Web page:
The Divergent Function of Androgen Receptor in Breast Cancer
; Analysis of Steroid Mediators and Tumor Intracrinology.
Front Endocrinol (Lausanne). 2018;9:594
Authors: Bleach R, McIlroy M
Androgen receptor (AR) is the most widely expressed steroid receptor protein in normal breast tissue and is detectable in approximately 90% of primary breast cancers
and 75% of metastatic lesions. However, the role of AR in breast cancer
development and progression is mired in controversy with evidence suggesting it can either inhibit or promote breast tumorigenesis. Studies have shown it to antagonize estrogen receptor alpha (ERα) DNA binding, thereby preventing pro-proliferative gene transcription; whilst others have demonstrated AR to take on the mantle of a pseudo ERα particularly in the setting of triple negative breast cancer
. Evidence for a potentiating role of AR in the development of endocrine resistant breast cancer
has also been mounting with reports associating high AR expression with poor response to endocrine treatment. The resurgence of interest into the function of AR in breast cancer
has resulted in various emergent clinical trials evaluating anti-AR therapy and selective androgen receptor modulators in the treatment of advanced breast cancer. Trials have reported varied response rates dependent upon subtype with overall clinical benefit rates of ~19-29% for anti-androgen monotherapy, suggesting that with enhanced patient stratification AR could prove efficacious as a breast cancer therapy. Androgens and AR have been reported to facilitate tumor stemness in some cancers; a process which may be mediated through genomic or non-genomic actions of the AR, with the latter mechanism being relatively unexplored in breast cancer. Steroidogenic ligands of the AR are produced in females by the gonads and as sex-steroid precursors secreted from the adrenal glands. These androgens provide an abundant reservoir from which all estrogens are subsequently synthesized and their levels are undiminished in the event of standard hormonal therapeutic intervention in breast cancer. Steroid levels are known to be altered by lifestyle factors such as diet and exercise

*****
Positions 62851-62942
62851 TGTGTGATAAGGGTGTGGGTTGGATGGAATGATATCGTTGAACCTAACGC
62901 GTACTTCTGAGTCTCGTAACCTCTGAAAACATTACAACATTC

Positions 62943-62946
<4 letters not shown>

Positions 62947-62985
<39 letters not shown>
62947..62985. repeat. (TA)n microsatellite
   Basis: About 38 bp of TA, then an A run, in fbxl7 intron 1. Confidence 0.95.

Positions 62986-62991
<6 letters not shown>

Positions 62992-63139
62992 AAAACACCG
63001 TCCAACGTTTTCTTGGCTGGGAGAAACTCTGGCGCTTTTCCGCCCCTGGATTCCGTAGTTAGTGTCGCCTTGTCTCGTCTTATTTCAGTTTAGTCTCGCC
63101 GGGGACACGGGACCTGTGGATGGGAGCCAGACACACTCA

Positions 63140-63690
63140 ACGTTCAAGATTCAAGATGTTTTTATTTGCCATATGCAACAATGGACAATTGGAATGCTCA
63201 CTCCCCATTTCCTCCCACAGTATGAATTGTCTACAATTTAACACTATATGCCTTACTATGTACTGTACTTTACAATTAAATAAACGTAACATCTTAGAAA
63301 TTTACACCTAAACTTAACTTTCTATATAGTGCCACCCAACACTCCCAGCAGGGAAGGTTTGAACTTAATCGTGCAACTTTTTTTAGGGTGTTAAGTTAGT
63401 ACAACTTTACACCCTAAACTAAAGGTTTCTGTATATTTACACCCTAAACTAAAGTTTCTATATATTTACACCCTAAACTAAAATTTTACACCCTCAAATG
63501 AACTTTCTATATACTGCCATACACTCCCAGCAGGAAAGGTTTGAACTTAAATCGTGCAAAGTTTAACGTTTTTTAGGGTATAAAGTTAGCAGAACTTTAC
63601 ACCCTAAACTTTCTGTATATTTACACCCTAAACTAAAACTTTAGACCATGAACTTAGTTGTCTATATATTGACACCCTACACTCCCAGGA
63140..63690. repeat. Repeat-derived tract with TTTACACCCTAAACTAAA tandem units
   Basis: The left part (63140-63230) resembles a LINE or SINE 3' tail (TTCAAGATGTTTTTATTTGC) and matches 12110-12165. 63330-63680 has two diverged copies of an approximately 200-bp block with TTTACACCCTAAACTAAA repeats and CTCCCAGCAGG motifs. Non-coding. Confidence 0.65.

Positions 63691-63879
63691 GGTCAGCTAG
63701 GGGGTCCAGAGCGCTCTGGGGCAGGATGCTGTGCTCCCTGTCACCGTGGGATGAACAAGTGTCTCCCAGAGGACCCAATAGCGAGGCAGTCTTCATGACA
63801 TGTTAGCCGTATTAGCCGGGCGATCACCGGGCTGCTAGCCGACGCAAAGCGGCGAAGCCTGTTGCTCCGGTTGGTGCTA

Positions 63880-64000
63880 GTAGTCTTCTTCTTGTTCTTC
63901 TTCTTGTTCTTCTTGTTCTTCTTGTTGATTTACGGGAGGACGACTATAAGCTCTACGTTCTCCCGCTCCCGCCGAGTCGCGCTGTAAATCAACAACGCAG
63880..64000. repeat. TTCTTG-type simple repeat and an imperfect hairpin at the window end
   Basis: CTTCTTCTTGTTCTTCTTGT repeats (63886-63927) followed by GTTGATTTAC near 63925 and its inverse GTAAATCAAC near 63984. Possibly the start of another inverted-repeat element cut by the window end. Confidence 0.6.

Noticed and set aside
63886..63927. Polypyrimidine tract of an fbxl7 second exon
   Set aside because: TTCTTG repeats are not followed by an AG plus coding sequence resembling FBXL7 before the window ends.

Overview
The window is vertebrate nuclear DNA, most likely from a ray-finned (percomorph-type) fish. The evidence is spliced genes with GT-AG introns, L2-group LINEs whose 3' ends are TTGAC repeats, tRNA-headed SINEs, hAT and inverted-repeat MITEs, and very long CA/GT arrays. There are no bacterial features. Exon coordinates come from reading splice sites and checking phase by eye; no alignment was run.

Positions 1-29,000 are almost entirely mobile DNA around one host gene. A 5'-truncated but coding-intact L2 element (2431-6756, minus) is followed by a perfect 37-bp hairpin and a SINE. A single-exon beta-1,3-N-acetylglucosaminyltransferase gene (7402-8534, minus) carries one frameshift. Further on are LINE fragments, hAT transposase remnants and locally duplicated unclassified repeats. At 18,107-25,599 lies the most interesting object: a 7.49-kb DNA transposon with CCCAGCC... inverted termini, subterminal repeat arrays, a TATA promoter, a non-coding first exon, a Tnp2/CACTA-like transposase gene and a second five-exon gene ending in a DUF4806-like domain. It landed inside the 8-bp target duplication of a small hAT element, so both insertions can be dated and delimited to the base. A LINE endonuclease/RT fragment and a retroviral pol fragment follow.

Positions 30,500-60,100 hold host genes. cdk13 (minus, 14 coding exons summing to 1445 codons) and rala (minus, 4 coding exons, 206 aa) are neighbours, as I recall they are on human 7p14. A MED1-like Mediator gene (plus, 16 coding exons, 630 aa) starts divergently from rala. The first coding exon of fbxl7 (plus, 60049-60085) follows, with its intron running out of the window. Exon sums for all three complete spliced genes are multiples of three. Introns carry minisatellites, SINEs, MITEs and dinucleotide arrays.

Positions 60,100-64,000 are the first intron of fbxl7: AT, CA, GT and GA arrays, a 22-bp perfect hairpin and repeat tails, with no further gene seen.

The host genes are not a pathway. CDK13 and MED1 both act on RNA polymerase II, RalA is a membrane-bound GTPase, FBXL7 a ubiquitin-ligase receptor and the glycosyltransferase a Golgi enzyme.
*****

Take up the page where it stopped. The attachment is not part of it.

; understanding their potential role in dictating the function of AR in breast cancer development could therefore have wide-ranging effects in prevention and treatment of this disease. This review will outline the endogenous biochemical drivers of both genomic and non-genomic AR activation and how these may be modulated by current hormonal therapies.
PMID: 30416486 [PubMed]